We ended up staying the rest of the day, and the following day in Bukoka with Tom & Jemina. We joined them at the Spice Beach Hotel where the staff were exceptionally friendly and helpful. We were served casual breakfast on the terrace – eating off our laps in a camping fashion! They made space in their tiny front yard for our vehicle so that the guard could keep an eye on it overnight.

Then, we experienced the world through the eyes of cyclists, with the different attention that they receive. We went to find bicycle parts, track down spares, wander through markets. They have the additional challenge of being on a tandem, and so needing good strength in the backwheel. It was eye-opening, and we have so much respect for the efforts they need to go to.


We also managed to see some of the sights of Bukoba: there is a beautiful cathedral, complete with stained glass windows. We wandered through the produce markets, picking up fresh fruit and vegetables.

We checked out the little river, where there seemed to be rather an unusual number of marabou storks! We had drinks on the beach together, and Jemina cooked us delicious beef fajitas! Did I mention before what a great cook she is?!


We also took the chance to catch-up on some laundry – our clothes still soaked with dust. The brown colour of the water attesting to the effective of the filtering capability of fabric Wink
Eventually, everyone was happy that a solution for the wheel was at hand. Next morning, we packed up and headed for the border, making sure they knew where we were staying in Kampala … just in case.

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PostSubject: Re: Kapp 2 Cape: Nordkapp to Cape Agulhas starting Oct 2012   Kapp 2 Cape: Nordkapp to Cape Agulhas starting Oct 2012 - Page 11 EmptyMon Aug 26, 2013 6:55 pm

Astride the middle of the earth

22nd August 2013

When we made the decision to ship our vehicle from Senegal to South Africa, my one regret was that we wouldn’t have a chance to drive across the equator.  So, when we started our planning for our stage II journey from South Africa, I added Uganda to the list – mainly as a place to cross the equator!

So, our excitement mounted as we headed from the borderpost at Mutukulu where we crossed into Uganda from Tanzania (see separate section for border crossings).

We stopped for the night at Masaka – about 80km from the border – at the Masaka Backpackers.  Here we were treated to the Ugandan friendliness and hospitality that we had been told about.  Joseph gave us lots of information about which Mobile Internet provider to use (Orange) and which mobile phone provider to use (Airtel).  Our trip into Masaka was almost a breathe of fresh air – it just felt tidier and more organised than in Tanzania – but still with a very African flavour.  But, without too much hassle we managed to connect ourselves!  Hooray!

Next morning, we headed towards Kampala – and on the way we had to cross in the Big Line!

It was quite fun, actually.  There are lots of restaurants and curio shops at the equator, and a lovely set up for taking photographs.  They also have a place to demonstrate that water drains in different directions in the north and southern hemisphere!  We had a drink, took lots of photos, met some lovely Japanese tourists.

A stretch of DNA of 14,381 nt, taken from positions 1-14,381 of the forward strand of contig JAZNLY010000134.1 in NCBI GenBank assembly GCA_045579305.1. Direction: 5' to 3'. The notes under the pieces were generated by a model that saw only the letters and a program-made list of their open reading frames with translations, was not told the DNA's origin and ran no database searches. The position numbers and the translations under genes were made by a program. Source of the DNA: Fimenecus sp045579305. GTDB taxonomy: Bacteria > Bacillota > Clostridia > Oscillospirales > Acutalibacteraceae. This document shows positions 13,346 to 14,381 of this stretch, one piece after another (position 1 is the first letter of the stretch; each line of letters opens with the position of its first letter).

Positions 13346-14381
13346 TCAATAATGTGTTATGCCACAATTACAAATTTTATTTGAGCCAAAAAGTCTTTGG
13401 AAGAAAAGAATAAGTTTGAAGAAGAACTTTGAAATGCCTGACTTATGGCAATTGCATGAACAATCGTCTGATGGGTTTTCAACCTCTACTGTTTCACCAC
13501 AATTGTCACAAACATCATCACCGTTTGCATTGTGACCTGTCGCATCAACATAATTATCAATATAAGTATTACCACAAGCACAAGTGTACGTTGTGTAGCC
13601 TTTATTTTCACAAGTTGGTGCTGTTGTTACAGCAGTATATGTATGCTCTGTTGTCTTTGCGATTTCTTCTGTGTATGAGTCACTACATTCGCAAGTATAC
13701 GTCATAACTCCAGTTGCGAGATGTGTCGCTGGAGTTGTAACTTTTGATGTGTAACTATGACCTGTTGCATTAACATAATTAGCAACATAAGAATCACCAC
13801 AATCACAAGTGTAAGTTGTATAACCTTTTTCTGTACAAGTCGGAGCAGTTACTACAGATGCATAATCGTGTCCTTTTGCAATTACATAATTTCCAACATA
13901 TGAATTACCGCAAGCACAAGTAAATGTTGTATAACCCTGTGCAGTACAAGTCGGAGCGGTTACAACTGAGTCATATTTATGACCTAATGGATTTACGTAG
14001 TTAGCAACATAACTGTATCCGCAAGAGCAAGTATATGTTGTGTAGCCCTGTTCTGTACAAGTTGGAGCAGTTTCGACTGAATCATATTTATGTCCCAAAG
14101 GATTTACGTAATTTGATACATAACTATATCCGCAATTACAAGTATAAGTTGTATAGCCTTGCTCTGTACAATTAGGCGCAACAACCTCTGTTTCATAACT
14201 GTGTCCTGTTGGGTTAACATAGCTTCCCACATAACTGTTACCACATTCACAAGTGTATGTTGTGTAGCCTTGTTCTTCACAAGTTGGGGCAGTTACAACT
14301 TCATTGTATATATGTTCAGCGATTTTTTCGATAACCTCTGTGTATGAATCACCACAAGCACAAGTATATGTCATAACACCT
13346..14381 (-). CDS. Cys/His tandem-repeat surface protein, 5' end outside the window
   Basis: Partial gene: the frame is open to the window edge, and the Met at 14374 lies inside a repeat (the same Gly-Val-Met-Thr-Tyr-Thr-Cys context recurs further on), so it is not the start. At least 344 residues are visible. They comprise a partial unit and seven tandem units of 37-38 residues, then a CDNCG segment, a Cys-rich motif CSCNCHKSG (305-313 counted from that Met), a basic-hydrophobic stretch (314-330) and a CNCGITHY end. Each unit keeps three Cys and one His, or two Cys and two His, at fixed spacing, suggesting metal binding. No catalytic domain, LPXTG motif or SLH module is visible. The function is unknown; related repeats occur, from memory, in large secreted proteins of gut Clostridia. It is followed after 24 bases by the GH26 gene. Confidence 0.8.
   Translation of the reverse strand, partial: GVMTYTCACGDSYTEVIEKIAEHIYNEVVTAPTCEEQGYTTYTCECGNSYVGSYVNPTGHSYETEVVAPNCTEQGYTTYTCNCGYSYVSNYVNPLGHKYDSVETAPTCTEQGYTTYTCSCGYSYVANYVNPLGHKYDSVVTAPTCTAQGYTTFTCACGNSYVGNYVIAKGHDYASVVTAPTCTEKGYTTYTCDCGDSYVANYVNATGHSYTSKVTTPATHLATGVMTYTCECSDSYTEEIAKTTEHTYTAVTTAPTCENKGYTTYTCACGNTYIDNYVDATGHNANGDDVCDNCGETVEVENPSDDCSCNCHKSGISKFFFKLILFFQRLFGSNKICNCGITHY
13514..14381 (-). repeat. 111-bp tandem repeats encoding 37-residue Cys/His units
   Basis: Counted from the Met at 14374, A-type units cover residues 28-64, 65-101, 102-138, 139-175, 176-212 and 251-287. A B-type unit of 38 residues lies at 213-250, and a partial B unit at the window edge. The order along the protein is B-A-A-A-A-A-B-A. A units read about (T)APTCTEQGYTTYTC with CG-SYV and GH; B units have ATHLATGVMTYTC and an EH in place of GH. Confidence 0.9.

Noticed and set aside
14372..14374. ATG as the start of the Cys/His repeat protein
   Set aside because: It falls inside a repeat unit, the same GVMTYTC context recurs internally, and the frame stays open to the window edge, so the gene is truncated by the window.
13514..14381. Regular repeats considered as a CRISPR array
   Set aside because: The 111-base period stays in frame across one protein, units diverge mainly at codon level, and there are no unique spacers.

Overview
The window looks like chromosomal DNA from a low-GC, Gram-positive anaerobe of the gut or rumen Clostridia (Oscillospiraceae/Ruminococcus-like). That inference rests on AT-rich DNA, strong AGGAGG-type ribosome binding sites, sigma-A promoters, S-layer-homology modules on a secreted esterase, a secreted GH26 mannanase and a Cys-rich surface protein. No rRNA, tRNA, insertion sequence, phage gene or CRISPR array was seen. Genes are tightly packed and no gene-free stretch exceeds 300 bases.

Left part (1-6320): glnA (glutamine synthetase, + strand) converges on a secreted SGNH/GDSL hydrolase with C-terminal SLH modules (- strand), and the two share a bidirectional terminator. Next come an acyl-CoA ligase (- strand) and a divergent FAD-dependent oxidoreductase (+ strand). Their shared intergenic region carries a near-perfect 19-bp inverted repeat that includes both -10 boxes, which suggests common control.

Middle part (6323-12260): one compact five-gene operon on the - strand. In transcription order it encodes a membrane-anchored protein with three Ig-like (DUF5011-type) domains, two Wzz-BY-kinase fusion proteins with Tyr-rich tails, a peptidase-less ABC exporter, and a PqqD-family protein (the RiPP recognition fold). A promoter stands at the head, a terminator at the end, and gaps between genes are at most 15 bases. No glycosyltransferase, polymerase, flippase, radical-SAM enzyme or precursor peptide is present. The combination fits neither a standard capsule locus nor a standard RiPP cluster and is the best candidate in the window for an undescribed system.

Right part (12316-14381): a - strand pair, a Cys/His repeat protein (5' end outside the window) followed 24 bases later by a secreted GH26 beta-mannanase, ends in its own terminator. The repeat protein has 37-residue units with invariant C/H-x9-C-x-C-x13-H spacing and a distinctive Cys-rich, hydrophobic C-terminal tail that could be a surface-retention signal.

Kapp 2 Cape: Nordkapp to Cape Agulhas starting Oct 2012 - Page 11 IMG_5666-448x336

Kapp 2 Cape: Nordkapp to Cape Agulhas starting Oct 2012 - Page 11 IMG_5653-448x336

.. and celebrated that we had made it this far.

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PostSubject: Re: Kapp 2 Cape: Nordkapp to Cape Agulhas starting Oct 2012   Kapp 2 Cape: Nordkapp to Cape Agulhas starting Oct 2012 - Page 11 EmptyMon Aug 26, 2013 6:58 pm

There we go!

I think that I have managed to bring this thread up to date.

We are still in Kampala. Today we should be picking up Viking Explorer's Rwanda visa which we have been waiting for since Thursday (Monday today).

Then, we head out to start exploring Uganda! Lots to see and do, so we'll divide our budget accordingly and see what we manage!

Scroll up and have a read!

rgds
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PostSubject: Re: Kapp 2 Cape: Nordkapp to Cape Agulhas starting Oct 2012   Kapp 2 Cape: Nordkapp to Cape Agulhas starting Oct 2012 - Page 11 EmptyWed Aug 28, 2013 7:50 am

Yep, make the best of it while there are still tracks ... the tarmac's a coming! Sad 

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PostSubject: Re: Kapp 2 Cape: Nordkapp to Cape Agulhas starting Oct 2012   Kapp 2 Cape: Nordkapp to Cape Agulhas starting Oct 2012 - Page 11 EmptyWed Aug 28, 2013 7:54 pm

Always enjoy reading the updates. You reminded me of my own crossing of Western Tanzania years ago. Enjoy Uganda and Rwanda as well. Haven't been to either since the war in 1994, so interested to hear about your experiences.

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PostSubject: Re: Kapp 2 Cape: Nordkapp to Cape Agulhas starting Oct 2012   Kapp 2 Cape: Nordkapp to Cape Agulhas starting Oct 2012 - Page 11 EmptySun Sep 15, 2013 5:27 pm

Great adventure, great info, huge courage!clapping 

I'd like to have the same guts to do such trip. Maybe some day...